Hidden Relationships and the Paradoxes of Desire
By DAVE KEHR, The New York Times

Shot on video in and around Los Angeles's bohemian Silver Lake district, Eric Byler's "Charlotte Sometimes" is a small, subtle character study about a young Asian-American, Michael (Michael Idemoto), who by day repairs cars and by night manages a small apartment building that belongs to his aunt.

One of Michael's tenants is Lori (Eugenia Yuan), a soft, girlish aspiring actress with whom he is desperately, silently in love. The walls are thin enough in Michael's building that he can hear Lori and her boyfriend (Matt Westmore) making vigorous love night after night. Something that pains him immensely because Lori has developed the habit of dropping in on Michael once her boyfriend
has fallen asleep. They sit up talking and watching videos, while Michael burns with unrequited passion.

Michael's social life takes an apparent turn for the better when he
encounters Darcy (Jacqueline Kim) in a bar. Darcy is alluring, exotic and a little bit cruel; she seduces the hapless Michael but keeps her emotional distance, telling him, "I'm nobody's type" and disappearing for days at a time.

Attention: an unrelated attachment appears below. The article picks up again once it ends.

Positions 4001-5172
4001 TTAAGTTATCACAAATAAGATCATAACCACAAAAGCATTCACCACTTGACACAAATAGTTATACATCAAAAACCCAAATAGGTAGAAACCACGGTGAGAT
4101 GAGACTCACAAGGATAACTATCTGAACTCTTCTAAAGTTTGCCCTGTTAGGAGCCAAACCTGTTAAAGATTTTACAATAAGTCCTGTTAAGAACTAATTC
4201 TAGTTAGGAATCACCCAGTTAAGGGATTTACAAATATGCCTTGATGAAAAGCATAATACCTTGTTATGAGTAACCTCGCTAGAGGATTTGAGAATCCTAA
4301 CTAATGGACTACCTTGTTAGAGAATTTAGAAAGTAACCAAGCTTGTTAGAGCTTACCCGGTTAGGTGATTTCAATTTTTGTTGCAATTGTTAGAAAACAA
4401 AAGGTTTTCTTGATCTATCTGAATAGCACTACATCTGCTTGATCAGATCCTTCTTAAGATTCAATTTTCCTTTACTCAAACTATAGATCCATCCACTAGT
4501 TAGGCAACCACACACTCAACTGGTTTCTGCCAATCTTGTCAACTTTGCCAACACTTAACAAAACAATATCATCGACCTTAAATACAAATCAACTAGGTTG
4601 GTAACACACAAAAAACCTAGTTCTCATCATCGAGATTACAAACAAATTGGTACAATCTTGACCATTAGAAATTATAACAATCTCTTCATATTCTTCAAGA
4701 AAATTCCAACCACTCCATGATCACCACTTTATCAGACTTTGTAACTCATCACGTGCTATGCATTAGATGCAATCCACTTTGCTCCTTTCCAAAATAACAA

As "Charlotte Sometimes" unfolds, Mr. Byler, the writer and director, reveals some hidden relationships among the characters, which serve, among other things, to explain the enigmatic title. Some of these developments flirt with melodramatic coincidence, but Mr. Byler's low-key visual style and the restrained, naturalistic performances he has drawn from his actors contribute a strong
enough sense of reality to overcome the plot contrivances.

Like almost every domestic drama with an Asian connection, "Charlotte Sometimes" has been compared to the work of Yasujiro Ozu, the Japanese master of emotional understatement. But "Charlotte Sometimes" seems closer in spirit to the work of the French filmmaker Eric Rohmer, sharing his fascination with
courtship rituals among the young and the paradoxes of desire.

Like Mr. Rohmer, Mr. Byler keeps his camera at a discreet distance from his actors, declining the easy emotional emphasis of close-ups in favor of the complex interaction of two actors sharing the same frame, communicating through glances and gestures rather than words.

"Charlotte Sometimes," which opens today in Manhattan, is a tiny film that reflects a large talent.

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